Drug makers fight infectious diseases with 400 drugs in pipeline
BOSTON —Humanity has come a long way since the days when people thought sickness came from an assault by evil spirits. But though many infectious diseases continue to have no prevention, treatment or cure—9.5 million people around the world die every year from infectious diseases—that number is dwindling.
According to a report released by the Pharmaceutical Research and Manufacturers of America, nearly 400 drugs and vaccines—145 vaccines total—for infectious diseases are in various stages of clinical development or under review by the Food and Drug Administration.
“Infectious diseases continue to cause great human suffering, and the effort to conquer them is one of the greatest human endeavors,” PhRMA president and CEO John Castellani stated. “Many once-deadly diseases have been nearly wiped out or are effectively controlled thanks to medical progress, but more needs to be done.”
The problem is particularly acute in developing countries. Six medicines and five vaccines are under development for malaria, which, according to PhRMA, takes the life of a child in Africa every 45 seconds. But infectious diseases affect many in developed countries also. Eighteen drugs and vaccines are under development to treat or prevent Staphylococcus infections, which can cause the life-threatening illness known as sepsis when they enter the bloodstream, while one strain, methicillin-resistant Staphylococcus aureus, infects some 2 million people in the United States every year.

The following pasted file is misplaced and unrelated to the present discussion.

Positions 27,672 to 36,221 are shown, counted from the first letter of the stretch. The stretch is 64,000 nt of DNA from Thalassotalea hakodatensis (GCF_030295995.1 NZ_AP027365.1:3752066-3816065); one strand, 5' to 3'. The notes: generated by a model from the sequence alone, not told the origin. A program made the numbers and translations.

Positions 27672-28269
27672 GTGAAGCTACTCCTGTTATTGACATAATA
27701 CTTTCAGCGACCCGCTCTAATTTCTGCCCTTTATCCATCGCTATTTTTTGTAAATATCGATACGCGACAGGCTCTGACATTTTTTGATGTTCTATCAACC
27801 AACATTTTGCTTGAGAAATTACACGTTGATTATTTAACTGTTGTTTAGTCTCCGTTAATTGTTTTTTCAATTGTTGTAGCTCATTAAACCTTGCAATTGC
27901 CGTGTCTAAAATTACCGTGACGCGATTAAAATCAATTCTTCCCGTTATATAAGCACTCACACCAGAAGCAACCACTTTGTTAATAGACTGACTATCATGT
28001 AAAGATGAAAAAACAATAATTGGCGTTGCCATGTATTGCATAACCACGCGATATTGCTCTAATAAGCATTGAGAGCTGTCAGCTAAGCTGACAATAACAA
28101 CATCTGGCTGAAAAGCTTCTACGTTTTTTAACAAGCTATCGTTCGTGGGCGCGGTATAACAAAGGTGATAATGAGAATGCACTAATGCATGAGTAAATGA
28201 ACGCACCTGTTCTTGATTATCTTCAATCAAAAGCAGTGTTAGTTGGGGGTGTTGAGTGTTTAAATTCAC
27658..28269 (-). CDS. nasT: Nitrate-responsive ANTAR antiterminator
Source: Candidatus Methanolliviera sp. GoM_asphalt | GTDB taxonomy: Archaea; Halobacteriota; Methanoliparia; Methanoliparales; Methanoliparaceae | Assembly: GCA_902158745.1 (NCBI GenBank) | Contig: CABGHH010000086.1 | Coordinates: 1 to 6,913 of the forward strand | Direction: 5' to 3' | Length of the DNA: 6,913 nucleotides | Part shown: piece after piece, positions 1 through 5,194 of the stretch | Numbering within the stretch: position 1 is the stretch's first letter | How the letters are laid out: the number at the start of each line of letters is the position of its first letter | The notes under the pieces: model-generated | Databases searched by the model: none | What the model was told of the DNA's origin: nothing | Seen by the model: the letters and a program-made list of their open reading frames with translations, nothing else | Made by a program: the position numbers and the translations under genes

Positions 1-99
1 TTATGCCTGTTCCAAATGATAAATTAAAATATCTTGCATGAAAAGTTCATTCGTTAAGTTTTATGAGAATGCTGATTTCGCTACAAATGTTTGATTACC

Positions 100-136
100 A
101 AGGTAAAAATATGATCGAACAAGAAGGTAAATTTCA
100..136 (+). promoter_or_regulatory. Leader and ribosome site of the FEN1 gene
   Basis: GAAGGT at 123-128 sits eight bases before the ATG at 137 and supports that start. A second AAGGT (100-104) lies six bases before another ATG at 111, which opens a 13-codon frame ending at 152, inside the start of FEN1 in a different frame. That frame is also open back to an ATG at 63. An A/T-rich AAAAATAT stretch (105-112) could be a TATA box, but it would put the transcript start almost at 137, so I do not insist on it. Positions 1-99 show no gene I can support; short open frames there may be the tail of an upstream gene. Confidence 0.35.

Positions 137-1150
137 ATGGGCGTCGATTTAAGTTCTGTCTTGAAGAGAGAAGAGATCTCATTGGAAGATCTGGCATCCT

Of note, two companies—San Diego-based Vical, working with the Vaccine Research Center in Bethesda, Md., and Mt. Pleasant, S.C.-based GenPhar—are developing vaccines for the Ebola virus, one of the most dangerous viruses in the world. GenPhar also is developing a vaccine for Marburg virus, a less virulent relative of Ebola. Meanwhile, high school and college students may be pleased to find that GlaxoSmithKline has a vaccine for mononucleosis resulting from the Epstein-Barr virus in mid-stage clinical trials. Four vaccines also are in the works for hepatitis C.
Vaccines in phase 3 or awaiting FDA approval
|FluBlok||Protein Sciences||Influenza virus infections in adults and children||Applied for approval|
|Hexaxim||Sanofi Pasteur||Diphtheria, tetanus, pertussis, hepatitis B, Haemophilus influenzae type B||3|
|Imojev||Sanofi Pasteur, Acambis||Japanese encephalitis||3|
|Ixiaro||Intercell, Novartis Vaccines||Japanese encephalitis||3|
|MenHibrix||GlaxoSmithKline||Neisseria meningitidis groups C and Y, Haemophilus influenzae type B||Applied for approval|
|Menveo||Novartis Vaccines||Meningococcal group A, C, Y and W-135||Applied for approval|
|Optaflu||Novartis Vaccines||Influenza virus infections||Applied for approval|
|Prevnar 13 adult||Pfizer||Prevention of pneumococcal infection in the elderly||3|
|Simplirix||GlaxoSmithKline||Herpes simplex virus||3|
|Source: Pharmaceutical Research and Manufacturers of America|